Autism and Making Important Decisions

Autism and Making Important Observations

Subtitle: Autism and Meaning Well

We recently had to put our dog to sleep.

She was only nine and a half years old.

My son was seven when we got here. She was “his dog.”

How did my son do with this sad event?

I’ll discuss the one autism-like response that my son had below. It has to do with the subtitle to this blog, Autism and Meaning Well.

When we got the call that our dog was declining quickly and we needed to go put her down, I told my son. He said he was sad, even though he didn’t show it outwardly. I certainly believed him, not all people show their emotions outwardly.

My husband, son, and I drove to the emergency vet. We were informed that our dog was still alive, but barely. She was about to go.

We were told that she was suffering and had to be put down.

We knew this on the drive to the vet. My husband and I discussed this with our son, why we believed it was the right thing to do if our dog was suffering.

What happened when we got there?

The vet’s office put us into a “comfort room.” Then, we were brought back to see our dog. The vet was there to discuss what was happening to her, and explain how they would put her down.

We talked to our dog, not sure she was hearing us.

When it was time to put her down, they asked us if we wanted to stay.

My husband and I said, “yes,” but our son said, “no.” He wanted to wait in the comfort room.

That was fine with us.

The vet put our dog to sleep while my husband and I were touching her.

What happened after that?

They let us go back to the comfort room while they prepared our dog for a final visit.

We all agreed we wanted to see her one last time. My son said, “I didn’t want to be there when they put her to sleep, but I’d like to say goodbye to her.”

While we waited, my son made an awesome comment. He has a rather unique ability to act like or appear as if he’s not taking in his surroundings, yet he’ll then come up with such great observations.

He said, “Those people have a hard job.” He was referring to the folks that work at a vet’s office. He had observed that they’re job must be emotionally difficult because they have to put animals to sleep. They have to talk to the owners, watch animals die, and then dispose of the animals.

He was so empathic. He was admiring those workers. And, boy, was I impressed by his observation.

He was right. Those folks do have a tough job.

What about the autism-like response that my son had initially?

Remember the subtitle, Autism and Meaning Well.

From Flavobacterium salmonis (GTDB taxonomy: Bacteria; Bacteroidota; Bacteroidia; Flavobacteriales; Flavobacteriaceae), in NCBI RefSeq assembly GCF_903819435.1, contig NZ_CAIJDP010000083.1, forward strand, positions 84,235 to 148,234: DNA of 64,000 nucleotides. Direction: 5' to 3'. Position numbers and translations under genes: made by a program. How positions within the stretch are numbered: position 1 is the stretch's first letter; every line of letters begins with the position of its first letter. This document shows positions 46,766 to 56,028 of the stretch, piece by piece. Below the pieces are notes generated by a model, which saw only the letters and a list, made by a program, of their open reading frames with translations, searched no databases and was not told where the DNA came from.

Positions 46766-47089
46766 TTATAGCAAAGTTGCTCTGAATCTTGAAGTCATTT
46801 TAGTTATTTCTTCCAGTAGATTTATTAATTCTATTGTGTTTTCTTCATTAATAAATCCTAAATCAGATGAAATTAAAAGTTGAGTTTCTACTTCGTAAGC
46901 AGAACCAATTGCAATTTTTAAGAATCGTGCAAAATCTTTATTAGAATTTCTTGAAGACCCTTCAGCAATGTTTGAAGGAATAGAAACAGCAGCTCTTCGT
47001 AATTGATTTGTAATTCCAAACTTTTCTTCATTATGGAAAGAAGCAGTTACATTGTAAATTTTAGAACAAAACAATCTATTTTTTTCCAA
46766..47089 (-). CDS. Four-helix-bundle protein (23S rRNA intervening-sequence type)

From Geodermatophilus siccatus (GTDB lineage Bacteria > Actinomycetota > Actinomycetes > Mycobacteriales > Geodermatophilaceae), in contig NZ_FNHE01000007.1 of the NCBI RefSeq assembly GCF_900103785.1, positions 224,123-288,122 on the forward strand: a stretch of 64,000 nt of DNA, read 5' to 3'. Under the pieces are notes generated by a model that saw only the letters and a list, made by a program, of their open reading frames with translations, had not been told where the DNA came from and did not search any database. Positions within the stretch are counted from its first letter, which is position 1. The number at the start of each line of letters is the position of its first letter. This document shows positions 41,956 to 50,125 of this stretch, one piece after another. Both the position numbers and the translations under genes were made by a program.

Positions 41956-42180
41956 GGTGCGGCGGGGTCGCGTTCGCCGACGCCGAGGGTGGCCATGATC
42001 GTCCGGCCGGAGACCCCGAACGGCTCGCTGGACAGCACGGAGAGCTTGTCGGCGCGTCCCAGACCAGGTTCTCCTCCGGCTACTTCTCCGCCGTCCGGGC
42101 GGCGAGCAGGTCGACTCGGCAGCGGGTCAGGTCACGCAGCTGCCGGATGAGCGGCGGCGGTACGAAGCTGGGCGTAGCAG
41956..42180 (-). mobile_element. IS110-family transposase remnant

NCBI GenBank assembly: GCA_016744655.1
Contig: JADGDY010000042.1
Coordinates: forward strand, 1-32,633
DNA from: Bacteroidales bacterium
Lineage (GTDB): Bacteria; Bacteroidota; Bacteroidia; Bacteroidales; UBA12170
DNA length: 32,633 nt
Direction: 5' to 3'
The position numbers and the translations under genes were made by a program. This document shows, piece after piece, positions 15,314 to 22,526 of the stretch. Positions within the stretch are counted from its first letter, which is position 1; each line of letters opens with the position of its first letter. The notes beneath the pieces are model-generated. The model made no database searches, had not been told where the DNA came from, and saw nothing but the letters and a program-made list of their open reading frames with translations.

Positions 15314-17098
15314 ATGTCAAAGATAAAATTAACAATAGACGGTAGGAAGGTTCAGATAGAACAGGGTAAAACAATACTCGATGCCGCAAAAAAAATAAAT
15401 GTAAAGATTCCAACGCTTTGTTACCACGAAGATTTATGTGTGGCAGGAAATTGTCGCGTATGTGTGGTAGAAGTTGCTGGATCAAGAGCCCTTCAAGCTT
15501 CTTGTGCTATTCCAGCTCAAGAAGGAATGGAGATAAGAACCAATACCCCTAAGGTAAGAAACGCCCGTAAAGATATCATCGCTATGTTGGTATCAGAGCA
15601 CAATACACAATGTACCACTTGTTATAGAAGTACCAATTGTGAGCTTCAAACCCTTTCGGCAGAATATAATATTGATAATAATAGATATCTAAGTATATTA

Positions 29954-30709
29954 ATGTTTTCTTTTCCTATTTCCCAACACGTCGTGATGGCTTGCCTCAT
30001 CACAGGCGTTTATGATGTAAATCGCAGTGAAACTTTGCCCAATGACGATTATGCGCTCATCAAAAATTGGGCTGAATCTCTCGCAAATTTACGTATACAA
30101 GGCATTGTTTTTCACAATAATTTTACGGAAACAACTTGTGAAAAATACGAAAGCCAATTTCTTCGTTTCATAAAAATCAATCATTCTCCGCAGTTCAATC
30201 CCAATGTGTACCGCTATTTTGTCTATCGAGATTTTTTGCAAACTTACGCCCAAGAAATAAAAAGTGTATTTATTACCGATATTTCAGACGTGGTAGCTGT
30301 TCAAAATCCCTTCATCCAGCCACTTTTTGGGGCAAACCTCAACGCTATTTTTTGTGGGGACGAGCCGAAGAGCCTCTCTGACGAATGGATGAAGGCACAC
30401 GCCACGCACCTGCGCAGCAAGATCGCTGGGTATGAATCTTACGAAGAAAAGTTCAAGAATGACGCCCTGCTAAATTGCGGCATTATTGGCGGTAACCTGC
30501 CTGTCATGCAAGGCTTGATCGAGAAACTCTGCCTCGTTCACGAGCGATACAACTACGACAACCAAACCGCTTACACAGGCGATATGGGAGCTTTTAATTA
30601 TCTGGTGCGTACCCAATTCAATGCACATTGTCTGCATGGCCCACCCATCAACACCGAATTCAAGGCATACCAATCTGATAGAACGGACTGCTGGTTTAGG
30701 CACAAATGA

This was one of those times.

My son has an obsession with the country, Poland. Let’s just say that lots of people with autism get obsessions. It was not uncommon for my son to have one.

His latest one is Poland.

So, to “honor our dog,” my son wanted to do what he does when he goes gaming, he wanted to wear his Polish flag to the vet’s office.

Well, I had to think twice about that.

Why?

Because I knew he meant well. He wasn’t trying to be dismissive of our dog or trying to hurt us. He loved our dog. We all did.

He was truly trying to honor her the way he knew how.

My sharing his obsession during her final moments.

What did I do?

I had to gently turn him down.

I told him I understood his meaning. However, if he had walked into that vet’s office wearing a Polish flag, other people may have misunderstood him. He would have stood out and I feared not in a good way. I told him we were there to solely focus on our dog.

I loved the way he wanted to honor our dog, but I felt the way he wanted to do was something that needed to be private. He was exposing his obsession in a situation that wasn’t quite appropriate.

At a gaming tournament, yes.

Not at a vet’s office where were about to put down our dog. My husband and I were both quite visually upset. It was hard on all of us. I really couldn’t add that piece of autism in that situation. If my son couldn’t cry or emote or show he was visually upset, that was acceptable. But, adding that one piece of autism, I made the call to keep away.

Yes, my son understood. He didn’t fight me on the decision. I think he was okay with it.

I know he loved his dog and I’m so proud of him for being there with us to say goodbye to her. That was what was important to my husband and myself. That he was with us.

Goodbye Cass. You were a great dog.   

Here are examples of how some people with autism view the world:

How Do People on the Autism Spectrum See the World?

 

More on Kimberly Kaplan:

To purchase “Two Years Autism Blogs Featured on ModernMom.com”

or “A Parentsʼ Guide to Early Autism Intervention” visit Amazon (print or digital) or Smashwords          

Twitter: tipsautismmom

LinkedIn: Kimberly Kaplan

You can also find this autism blog on ModernMom.com

 

 

 

 

 

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Autism and Making Important Decisions